You're not going to print that, are you? Handling difficult interviewees

By Megan McKenzie

Joann Rodgers from Johns Hopkins was first up. She was quick to point out that, most of the time, writers and researchers are on the same page, working together as cautious collaborators to get an accurate story. She emphasized the value of preparing scientists for interviews and suggested asking them to put some thought into finding one or two points they really want to get across.

Joann finds that researchers usually fall into one of seven categories:

  • Scarlet O'Haras who try to put off the interview until some vague future time point. (Track them down and set a date.)
  • Übermenschen who don't think anyone else can possibly grok their work. (Ask them to explain it to you.)
  • Strategists who wish to speak only to major news organizations. (Remind them that local connections may directly impact their research programs.)
  • Shrinking violets. (Help them prepare.)
  • The truly overwhelmed. (Forget about them and seek out a coauthor.)
  • Impossible dreamers. (Facilitate a reality check.)
  • And, last but not least, control freaks. (Give in to them as much as possible.)
Left to right: Richard Harris, Joann Rodgers, Karen Infeld Blum, Warren Leary

Next, NPR's Richard Harris stepped up to the lectern. To get a good interview from a scientist who uses minute detail and a lot of jargon, Richard told us, try to slow them down. Seek an analogy, or ask how they first became interested in their research. It can also be helpful to paraphrase their explanations and ask if you've got it right.

If conducting an audio interview of someone who's just plain unintelligible, he advises asking good questions and using short clips!

If your interviewee answers only with their own fixed talking points, observe that they didn't answer your question and give them another chance. Or wait quietly — they may fill the silence with something more interesting.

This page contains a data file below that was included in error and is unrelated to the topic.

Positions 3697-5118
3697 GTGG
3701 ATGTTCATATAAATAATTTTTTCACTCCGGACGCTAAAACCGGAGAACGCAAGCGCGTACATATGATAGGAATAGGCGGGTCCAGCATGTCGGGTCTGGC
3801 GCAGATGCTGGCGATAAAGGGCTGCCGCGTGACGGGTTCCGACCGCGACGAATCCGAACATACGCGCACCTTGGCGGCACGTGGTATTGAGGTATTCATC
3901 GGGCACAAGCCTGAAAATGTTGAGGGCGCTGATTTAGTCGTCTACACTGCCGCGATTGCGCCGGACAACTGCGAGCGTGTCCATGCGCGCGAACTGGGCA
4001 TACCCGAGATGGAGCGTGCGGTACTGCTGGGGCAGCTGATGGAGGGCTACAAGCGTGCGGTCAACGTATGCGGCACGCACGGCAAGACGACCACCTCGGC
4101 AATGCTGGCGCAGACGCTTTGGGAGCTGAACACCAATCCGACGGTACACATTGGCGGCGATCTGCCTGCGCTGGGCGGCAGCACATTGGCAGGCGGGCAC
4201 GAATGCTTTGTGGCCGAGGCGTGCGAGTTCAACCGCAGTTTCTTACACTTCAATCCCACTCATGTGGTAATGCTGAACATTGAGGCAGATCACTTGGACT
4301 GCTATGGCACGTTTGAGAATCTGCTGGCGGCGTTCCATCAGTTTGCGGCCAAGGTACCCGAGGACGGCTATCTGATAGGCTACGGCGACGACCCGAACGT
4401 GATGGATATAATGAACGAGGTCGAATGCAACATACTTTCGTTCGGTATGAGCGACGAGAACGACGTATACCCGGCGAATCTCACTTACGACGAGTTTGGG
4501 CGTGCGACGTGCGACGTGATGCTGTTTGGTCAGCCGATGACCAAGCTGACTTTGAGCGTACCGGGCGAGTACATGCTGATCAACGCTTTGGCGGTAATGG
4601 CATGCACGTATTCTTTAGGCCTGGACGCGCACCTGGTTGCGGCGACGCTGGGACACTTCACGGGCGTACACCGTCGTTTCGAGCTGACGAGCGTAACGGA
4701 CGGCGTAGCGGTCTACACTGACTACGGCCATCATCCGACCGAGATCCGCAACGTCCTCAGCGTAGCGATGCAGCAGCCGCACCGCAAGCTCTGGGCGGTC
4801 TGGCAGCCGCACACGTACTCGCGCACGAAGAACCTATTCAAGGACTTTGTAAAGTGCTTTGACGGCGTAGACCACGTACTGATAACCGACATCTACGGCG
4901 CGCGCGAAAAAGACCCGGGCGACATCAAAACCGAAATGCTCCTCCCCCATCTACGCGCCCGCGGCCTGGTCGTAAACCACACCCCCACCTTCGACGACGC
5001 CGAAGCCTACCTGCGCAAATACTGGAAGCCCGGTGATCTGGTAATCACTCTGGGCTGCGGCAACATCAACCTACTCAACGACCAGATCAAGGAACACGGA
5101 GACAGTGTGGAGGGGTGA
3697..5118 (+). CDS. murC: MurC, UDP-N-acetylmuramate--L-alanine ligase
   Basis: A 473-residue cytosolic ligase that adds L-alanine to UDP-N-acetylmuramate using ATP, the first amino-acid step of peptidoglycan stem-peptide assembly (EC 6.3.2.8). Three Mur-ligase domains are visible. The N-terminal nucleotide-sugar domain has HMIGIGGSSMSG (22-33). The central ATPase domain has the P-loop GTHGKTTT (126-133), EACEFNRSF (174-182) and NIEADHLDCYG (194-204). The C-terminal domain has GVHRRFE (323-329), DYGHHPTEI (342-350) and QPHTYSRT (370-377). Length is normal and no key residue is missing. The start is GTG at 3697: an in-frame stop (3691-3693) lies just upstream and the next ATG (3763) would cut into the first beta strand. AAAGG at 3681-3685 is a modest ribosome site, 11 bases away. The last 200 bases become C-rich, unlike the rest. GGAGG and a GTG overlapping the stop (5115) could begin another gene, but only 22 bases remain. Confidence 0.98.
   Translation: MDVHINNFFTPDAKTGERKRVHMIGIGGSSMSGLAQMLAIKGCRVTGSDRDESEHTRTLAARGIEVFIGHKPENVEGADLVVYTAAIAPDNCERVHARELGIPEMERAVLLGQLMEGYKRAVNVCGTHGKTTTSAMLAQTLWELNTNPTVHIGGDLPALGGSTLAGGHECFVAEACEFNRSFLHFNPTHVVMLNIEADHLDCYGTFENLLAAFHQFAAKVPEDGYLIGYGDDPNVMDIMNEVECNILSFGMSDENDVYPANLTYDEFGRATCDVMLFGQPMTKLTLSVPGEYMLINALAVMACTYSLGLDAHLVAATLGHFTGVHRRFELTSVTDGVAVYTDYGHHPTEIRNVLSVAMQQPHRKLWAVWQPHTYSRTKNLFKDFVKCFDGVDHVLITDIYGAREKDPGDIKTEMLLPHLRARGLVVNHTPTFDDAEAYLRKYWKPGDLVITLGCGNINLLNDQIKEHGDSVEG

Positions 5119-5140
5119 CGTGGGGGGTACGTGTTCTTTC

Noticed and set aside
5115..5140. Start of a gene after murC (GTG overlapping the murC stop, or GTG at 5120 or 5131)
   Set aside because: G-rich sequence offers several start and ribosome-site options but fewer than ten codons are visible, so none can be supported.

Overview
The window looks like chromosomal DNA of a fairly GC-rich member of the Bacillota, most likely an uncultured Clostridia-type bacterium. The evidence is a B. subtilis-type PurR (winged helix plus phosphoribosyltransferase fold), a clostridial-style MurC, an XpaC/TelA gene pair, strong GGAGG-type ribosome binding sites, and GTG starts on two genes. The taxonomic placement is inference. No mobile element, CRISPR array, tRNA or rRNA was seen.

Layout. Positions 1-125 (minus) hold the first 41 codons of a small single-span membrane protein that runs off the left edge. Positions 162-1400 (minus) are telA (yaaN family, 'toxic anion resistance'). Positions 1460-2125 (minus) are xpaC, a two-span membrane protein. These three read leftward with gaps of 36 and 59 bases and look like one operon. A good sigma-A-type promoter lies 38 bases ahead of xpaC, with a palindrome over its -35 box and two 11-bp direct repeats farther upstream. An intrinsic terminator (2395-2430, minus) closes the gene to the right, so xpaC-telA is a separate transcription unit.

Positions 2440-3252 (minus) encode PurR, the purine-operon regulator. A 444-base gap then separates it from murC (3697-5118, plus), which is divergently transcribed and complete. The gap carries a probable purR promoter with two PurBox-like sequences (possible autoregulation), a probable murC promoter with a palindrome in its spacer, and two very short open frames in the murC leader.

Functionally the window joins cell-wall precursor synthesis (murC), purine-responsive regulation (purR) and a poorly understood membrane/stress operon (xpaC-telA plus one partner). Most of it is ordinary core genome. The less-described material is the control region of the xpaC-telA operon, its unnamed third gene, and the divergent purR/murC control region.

When retired New York Times correspondent Warren Leary took the mike he seconded Richard's advice that courtesy come first.

Warren reminded us that interview is the key to what we do — like an axe to a woodsman. We need to hone our skills to get a great story. Decades of experience have taught him that you never know what challenges will come up during an interview, and sometimes there is nothing you can do to pull out of a tailspin, but if it simply seems as if your interviewee is having a bad day, reschedule. No matter what, be prepared, show up on time, and be respectful.

Warren suggests leading in with something personal. At the end of the interview, close your notebook and ask them how they think things went. Find out if they said what they wanted to say. Sometimes the best part of an interview happens when it's over.

During Q&A the subject of going off the record arose. Joann jumped in with "anything you say can and will be used," qualifying that this is a bit of a gray area. Richard declared his blanket rule against blanket rules, and Warren advised clarifying with your subject what going off the record really means.

Oct. 16, 2011

Drexel University online